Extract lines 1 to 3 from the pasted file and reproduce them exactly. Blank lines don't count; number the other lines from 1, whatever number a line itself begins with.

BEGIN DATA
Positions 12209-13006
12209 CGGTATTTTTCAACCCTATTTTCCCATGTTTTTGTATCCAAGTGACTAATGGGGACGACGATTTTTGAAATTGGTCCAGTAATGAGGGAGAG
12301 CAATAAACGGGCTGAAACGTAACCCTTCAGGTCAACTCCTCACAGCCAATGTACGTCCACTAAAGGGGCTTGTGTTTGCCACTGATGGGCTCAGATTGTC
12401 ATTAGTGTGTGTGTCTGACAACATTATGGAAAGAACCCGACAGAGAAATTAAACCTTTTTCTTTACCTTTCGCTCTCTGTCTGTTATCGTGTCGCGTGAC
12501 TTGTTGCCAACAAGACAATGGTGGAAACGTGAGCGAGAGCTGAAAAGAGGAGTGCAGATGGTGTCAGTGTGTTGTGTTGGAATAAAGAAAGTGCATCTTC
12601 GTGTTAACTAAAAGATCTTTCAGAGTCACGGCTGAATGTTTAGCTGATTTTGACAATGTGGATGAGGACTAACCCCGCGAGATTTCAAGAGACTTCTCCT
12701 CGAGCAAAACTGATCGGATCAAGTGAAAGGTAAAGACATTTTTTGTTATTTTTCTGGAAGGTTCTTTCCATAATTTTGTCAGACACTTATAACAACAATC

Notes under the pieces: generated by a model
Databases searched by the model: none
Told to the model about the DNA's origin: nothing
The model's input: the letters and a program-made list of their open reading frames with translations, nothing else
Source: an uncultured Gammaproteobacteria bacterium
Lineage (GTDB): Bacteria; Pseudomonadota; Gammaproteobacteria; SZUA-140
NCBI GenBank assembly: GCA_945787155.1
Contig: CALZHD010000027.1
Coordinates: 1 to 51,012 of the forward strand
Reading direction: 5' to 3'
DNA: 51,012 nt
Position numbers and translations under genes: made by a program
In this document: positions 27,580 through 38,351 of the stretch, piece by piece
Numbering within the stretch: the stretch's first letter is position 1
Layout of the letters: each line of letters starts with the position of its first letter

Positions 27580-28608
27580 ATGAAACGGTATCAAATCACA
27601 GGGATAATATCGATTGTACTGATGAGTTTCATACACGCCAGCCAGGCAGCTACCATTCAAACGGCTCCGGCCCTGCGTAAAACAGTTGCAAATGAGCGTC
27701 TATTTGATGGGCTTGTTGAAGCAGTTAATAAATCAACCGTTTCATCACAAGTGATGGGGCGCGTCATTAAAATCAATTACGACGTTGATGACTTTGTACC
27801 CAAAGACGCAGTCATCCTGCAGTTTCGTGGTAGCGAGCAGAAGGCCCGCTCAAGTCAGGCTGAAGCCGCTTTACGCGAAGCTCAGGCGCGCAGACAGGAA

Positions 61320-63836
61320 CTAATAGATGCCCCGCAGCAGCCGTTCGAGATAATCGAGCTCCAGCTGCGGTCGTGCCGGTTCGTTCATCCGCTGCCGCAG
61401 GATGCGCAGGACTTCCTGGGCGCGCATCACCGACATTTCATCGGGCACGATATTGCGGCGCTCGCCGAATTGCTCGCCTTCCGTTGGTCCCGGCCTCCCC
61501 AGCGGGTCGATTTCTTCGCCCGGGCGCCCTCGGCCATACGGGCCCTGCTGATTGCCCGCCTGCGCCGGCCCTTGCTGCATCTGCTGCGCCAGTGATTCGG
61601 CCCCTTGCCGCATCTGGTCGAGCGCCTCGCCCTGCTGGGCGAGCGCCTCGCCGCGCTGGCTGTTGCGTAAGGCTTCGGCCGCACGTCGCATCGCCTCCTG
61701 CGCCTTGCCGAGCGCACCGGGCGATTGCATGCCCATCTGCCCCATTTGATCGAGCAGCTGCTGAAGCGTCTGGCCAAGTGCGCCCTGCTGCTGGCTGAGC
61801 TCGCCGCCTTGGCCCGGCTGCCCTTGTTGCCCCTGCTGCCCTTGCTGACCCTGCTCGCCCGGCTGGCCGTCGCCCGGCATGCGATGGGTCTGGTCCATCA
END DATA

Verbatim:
Positions 12209-13006
12209 CGGTATTTTTCAACCCTATTTTCCCATGTTTTTGTATCCAAGTGACTAATGGGGACGACGATTTTTGAAATTGGTCCAGTAATGAGGGAGAG
12301 CAATAAACGGGCTGAAACGTAACCCTTCAGGTCAACTCCTCACAGCCAATGTACGTCCACTAAAGGGGCTTGTGTTTGCCACTGATGGGCTCAGATTGTC